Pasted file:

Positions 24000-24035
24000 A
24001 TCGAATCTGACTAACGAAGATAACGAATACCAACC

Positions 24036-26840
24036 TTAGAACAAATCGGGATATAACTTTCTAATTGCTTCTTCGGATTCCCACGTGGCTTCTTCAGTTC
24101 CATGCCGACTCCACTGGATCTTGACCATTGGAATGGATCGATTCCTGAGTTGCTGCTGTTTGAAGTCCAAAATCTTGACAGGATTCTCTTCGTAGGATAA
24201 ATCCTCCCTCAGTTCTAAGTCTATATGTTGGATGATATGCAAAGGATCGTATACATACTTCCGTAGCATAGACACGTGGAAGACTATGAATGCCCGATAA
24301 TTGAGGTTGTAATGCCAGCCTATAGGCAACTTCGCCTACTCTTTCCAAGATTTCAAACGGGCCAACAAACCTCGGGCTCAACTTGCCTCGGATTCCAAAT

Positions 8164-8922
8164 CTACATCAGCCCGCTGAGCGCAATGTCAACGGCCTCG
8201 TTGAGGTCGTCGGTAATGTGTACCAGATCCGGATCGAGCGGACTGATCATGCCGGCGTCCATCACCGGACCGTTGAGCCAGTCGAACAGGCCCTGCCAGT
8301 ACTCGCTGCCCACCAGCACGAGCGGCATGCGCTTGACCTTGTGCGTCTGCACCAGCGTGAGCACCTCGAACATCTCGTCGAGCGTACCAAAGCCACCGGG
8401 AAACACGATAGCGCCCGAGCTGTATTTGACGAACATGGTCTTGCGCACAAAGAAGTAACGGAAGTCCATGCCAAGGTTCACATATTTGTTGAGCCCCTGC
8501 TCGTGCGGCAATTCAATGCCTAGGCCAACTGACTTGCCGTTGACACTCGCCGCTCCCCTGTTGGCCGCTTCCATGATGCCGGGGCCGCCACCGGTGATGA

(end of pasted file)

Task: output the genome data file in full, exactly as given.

Positions 24000-24035
24000 A
24001 TCGAATCTGACTAACGAAGATAACGAATACCAACC

Positions 24036-26840
24036 TTAGAACAAATCGGGATATAACTTTCTAATTGCTTCTTCGGATTCCCACGTGGCTTCTTCAGTTC
24101 CATGCCGACTCCACTGGATCTTGACCATTGGAATGGATCGATTCCTGAGTTGCTGCTGTTTGAAGTCCAAAATCTTGACAGGATTCTCTTCGTAGGATAA
24201 ATCCTCCCTCAGTTCTAAGTCTATATGTTGGATGATATGCAAAGGATCGTATACATACTTCCGTAGCATAGACACGTGGAAGACTATGAATGCCCGATAA
24301 TTGAGGTTGTAATGCCAGCCTATAGGCAACTTCGCCTACTCTTTCCAAGATTTCAAACGGGCCAACAAACCTCGGGCTCAACTTGCCTCGGATTCCAAAT

Positions 8164-8922
8164 CTACATCAGCCCGCTGAGCGCAATGTCAACGGCCTCG
8201 TTGAGGTCGTCGGTAATGTGTACCAGATCCGGATCGAGCGGACTGATCATGCCGGCGTCCATCACCGGACCGTTGAGCCAGTCGAACAGGCCCTGCCAGT
8301 ACTCGCTGCCCACCAGCACGAGCGGCATGCGCTTGACCTTGTGCGTCTGCACCAGCGTGAGCACCTCGAACATCTCGTCGAGCGTACCAAAGCCACCGGG
8401 AAACACGATAGCGCCCGAGCTGTATTTGACGAACATGGTCTTGCGCACAAAGAAGTAACGGAAGTCCATGCCAAGGTTCACATATTTGTTGAGCCCCTGC
8501 TCGTGCGGCAATTCAATGCCTAGGCCAACTGACTTGCCGTTGACACTCGCCGCTCCCCTGTTGGCCGCTTCCATGATGCCGGGGCCGCCACCGGTGATGA